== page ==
AppleTV+ Ted Lasso Season 2 is better than the first! This season brings the humor, the heart and even some tears. Check out the details in my parents guide review.
AppleTV+ Ted Lasso Season 2 is coming to the streaming service this Friday, July 23rd. In true AppleTV fashion, the season will not be released all at once but rather dropping the first episode on Friday and then new episodes the presiding weeks. With the success of season 1, the new season 2 has a LOT to live up to! Does season 2 hold up? Check out the details in my parents guide review.
If you enjoyed this Ted Lasso Season 2 parents guide review, check out these other articles: Jolt parents guide movie review, Old parents guide movie review, Trollhunters: Rise Of The Titans parents guide movie review, Fear Street Part Three: 1666 parents guide movie review, Space Jam: A New Legacy parents guide movie review.
Ted Lasso Season 2 Parents Guide
Ted Lasso Season 2 picks up several months after the last season ending. AFC Richmond is now in second tier English league, EFL Championship. The team has been in a sort of a slump, they have been in a series of ties despite their best efforts. To get over the hump, they hire sports psychologist (Sarah Niles) to aid the players in building self confidence and dealing with other issues. Surprisingly, Ted doesn’t see the need for a team psychologist, even though he also has some issues he must overcome.
Ted Lasso Season 2 Age Appropriate Parents Guide
Lets take a look at what parents need to know before allowing them to view Ted Lasso season 2.
Language: Ted Lasso season 2 contains very harsh language with profanity used throughout and often. Words include: f*ck, sh*t, a**, damn and much more. There is also scenes in which a young girl uses profanity.
Mature Content: The series contains many adult themes such as divorce, sex and implied sex and partial nudity. No full on nudity is shown but there is a scene in which one of the female characters take a bath and viewers can see partial breats. This season also tackles the subject of suicide.
Ted Lasso season 2 certainly has some big shoes to fill after the tour de force of the first season, especially when news broke of the 20 Emmy nominations it garnered. The series shot to #1 on AppleTV+ following that, which shows that many people had probably slept on it thus far. Who knew that a show about an American football coach crossing the pond to helm a British football (soccer) team could fare so well?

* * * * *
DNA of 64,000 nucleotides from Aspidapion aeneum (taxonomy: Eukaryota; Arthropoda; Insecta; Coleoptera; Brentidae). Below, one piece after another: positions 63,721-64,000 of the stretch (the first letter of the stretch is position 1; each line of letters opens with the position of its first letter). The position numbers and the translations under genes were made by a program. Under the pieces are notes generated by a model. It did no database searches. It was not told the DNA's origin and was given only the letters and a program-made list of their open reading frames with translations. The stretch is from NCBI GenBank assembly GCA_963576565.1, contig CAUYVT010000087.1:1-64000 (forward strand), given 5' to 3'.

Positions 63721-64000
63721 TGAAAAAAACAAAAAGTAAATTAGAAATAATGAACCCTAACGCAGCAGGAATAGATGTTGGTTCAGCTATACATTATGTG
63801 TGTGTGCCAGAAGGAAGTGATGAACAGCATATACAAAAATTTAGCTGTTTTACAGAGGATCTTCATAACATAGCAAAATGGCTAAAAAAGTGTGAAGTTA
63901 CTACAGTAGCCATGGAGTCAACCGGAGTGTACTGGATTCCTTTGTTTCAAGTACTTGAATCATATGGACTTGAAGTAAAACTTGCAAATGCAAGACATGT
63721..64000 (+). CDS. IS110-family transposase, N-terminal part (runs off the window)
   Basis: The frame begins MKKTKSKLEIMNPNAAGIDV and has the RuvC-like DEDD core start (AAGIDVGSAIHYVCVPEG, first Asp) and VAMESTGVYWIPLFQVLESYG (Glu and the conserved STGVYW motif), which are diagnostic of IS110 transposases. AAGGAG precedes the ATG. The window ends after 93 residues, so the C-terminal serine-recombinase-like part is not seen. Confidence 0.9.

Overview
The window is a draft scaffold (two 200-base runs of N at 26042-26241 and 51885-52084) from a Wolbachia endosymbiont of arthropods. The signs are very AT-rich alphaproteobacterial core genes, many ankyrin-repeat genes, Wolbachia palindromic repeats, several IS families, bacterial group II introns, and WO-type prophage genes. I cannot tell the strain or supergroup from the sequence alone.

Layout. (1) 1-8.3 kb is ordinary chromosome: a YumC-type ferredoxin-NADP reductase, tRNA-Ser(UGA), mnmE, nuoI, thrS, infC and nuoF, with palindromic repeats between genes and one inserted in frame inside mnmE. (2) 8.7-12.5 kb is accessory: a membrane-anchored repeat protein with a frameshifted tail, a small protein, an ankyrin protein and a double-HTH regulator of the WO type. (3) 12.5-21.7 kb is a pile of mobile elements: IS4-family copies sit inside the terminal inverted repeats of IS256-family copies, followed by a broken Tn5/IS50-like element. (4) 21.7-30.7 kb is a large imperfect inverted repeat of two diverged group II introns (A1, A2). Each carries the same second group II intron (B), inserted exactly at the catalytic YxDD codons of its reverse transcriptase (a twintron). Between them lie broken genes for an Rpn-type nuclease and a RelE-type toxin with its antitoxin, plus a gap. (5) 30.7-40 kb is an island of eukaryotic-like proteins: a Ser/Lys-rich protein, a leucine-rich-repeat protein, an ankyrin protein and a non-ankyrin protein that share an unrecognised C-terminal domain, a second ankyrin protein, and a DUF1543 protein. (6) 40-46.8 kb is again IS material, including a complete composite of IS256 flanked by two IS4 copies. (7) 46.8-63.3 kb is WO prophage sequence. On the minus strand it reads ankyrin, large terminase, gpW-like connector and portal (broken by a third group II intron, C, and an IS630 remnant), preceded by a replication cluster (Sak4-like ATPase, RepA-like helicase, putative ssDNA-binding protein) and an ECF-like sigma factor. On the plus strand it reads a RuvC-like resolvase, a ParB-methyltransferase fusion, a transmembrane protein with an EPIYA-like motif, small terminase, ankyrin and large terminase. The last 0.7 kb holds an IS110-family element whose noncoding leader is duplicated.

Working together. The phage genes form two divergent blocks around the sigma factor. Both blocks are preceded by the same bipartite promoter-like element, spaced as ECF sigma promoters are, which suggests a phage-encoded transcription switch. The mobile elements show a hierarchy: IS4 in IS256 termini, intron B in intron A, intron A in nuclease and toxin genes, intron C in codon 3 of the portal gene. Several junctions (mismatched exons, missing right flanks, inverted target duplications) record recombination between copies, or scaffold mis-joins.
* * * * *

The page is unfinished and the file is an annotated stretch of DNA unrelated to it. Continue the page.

This season opens with Richmond in stagnation mid-season, after having been relegated following a defeat at the hands of Man City. They have yet to win a match, or lose for that matter having tied every single game they have played. Coach Lasso (Jason Sudeikis) does his best to rally the team, but it isn’t enough, so Rebecca (Hannah Waddingham) decides to hire a team psychologist named Sharon (Sarah Niles) to help, much to Ted’s dismay. Ted, seeing himself as the be-all-end-all of inspiration replete with dad jokes and hickish charm doesn’t feel as though a psychologist is needed to butt in on his turf. But Ted has his own issues that reach a boiling point when the two finally butt heads and it starts to resolve in an unexpected way. Jason Sudeikis shines in this, his best role, showcasing his comedic chops but also his versatility in his ability to be humbly vulnerable and poignantly realistic.
Overall, Season 2 one ups the first by showcasing more of the other characters which elevates them in their own right, and ends up making this a truly ensemble cast. Roy (Brett Goldstein) having retired after the last football season is coping with life after the game, still dating Jamie’s ex, Keely (Juno Temple) we begin to see how their life together transpires. Their relationship is a marvel to watch unfold, as the dynamics run the gamut adding depth to each character beyond what we only glimpsed in the first season. Even Jamie, (Phil Dunster) the brash young star, isn’t faring so well after being rejected by Man City following his stint on a reality show and must come to terms with how his attitude has affected his outcome. It’s a bit of a shame that he gets relegated to almost being a background character for much of this season, but my guess is that there needed to be room for other characters development. For instance, Hannah becomes enamored with a stranger she meets on a new photo-less dating app the Keely is pushing, hoping that love will cure her blues, and Nathan (Nick Mohammed) gets a taste of fame after making a game winning call which brings out a potentially suppressed dark side to his personality.
Everything fans of the first season loved about the show become even more amplified this time around. Getting to know more about the characters really helps you feel for them and many may even change their minds about what they initially thought. This captures precisely the magic that Ted Lasso provides, a show that provides all the feels but still keeps you guessing about what could happen next. As the title theme suggests, this might be all that we get, but heaven knows they tried. I would say the succeeded, and having already been renewed for third season, I would AppleTV+ knows they did too.